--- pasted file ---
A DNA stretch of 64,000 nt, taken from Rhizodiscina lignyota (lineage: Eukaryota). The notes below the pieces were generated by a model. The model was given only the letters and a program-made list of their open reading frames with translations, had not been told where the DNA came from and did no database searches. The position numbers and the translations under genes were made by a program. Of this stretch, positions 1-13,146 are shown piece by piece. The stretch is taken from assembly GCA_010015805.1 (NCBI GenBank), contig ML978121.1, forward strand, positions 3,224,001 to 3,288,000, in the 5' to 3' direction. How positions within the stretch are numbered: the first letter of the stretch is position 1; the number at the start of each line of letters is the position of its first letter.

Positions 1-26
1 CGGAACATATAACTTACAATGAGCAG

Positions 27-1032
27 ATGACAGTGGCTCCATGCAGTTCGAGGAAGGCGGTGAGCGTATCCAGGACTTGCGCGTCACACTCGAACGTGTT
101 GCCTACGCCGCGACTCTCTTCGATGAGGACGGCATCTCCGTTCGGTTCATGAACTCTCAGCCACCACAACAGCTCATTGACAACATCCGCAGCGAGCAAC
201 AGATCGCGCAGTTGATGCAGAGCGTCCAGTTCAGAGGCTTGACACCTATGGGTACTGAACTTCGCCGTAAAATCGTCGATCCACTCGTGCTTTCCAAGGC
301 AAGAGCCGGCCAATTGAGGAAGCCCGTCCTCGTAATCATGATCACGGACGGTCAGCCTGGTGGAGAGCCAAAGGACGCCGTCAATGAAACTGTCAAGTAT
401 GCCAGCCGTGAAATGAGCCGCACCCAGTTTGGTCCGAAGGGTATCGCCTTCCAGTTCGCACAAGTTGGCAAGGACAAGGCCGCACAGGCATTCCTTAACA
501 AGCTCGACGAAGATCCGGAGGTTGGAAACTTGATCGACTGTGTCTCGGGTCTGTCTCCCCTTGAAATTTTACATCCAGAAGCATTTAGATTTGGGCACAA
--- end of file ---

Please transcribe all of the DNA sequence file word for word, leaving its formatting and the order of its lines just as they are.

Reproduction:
A DNA stretch of 64,000 nt, taken from Rhizodiscina lignyota (lineage: Eukaryota). The notes below the pieces were generated by a model. The model was given only the letters and a program-made list of their open reading frames with translations, had not been told where the DNA came from and did no database searches. The position numbers and the translations under genes were made by a program. Of this stretch, positions 1-13,146 are shown piece by piece. The stretch is taken from assembly GCA_010015805.1 (NCBI GenBank), contig ML978121.1, forward strand, positions 3,224,001 to 3,288,000, in the 5' to 3' direction. How positions within the stretch are numbered: the first letter of the stretch is position 1; the number at the start of each line of letters is the position of its first letter.

Positions 1-26
1 CGGAACATATAACTTACAATGAGCAG

Positions 27-1032
27 ATGACAGTGGCTCCATGCAGTTCGAGGAAGGCGGTGAGCGTATCCAGGACTTGCGCGTCACACTCGAACGTGTT
101 GCCTACGCCGCGACTCTCTTCGATGAGGACGGCATCTCCGTTCGGTTCATGAACTCTCAGCCACCACAACAGCTCATTGACAACATCCGCAGCGAGCAAC
201 AGATCGCGCAGTTGATGCAGAGCGTCCAGTTCAGAGGCTTGACACCTATGGGTACTGAACTTCGCCGTAAAATCGTCGATCCACTCGTGCTTTCCAAGGC
301 AAGAGCCGGCCAATTGAGGAAGCCCGTCCTCGTAATCATGATCACGGACGGTCAGCCTGGTGGAGAGCCAAAGGACGCCGTCAATGAAACTGTCAAGTAT
401 GCCAGCCGTGAAATGAGCCGCACCCAGTTTGGTCCGAAGGGTATCGCCTTCCAGTTCGCACAAGTTGGCAAGGACAAGGCCGCACAGGCATTCCTTAACA
501 AGCTCGACGAAGATCCGGAGGTTGGAAACTTGATCGACTGTGTCTCGGGTCTGTCTCCCCTTGAAATTTTACATCCAGAAGCATTTAGATTTGGGCACAA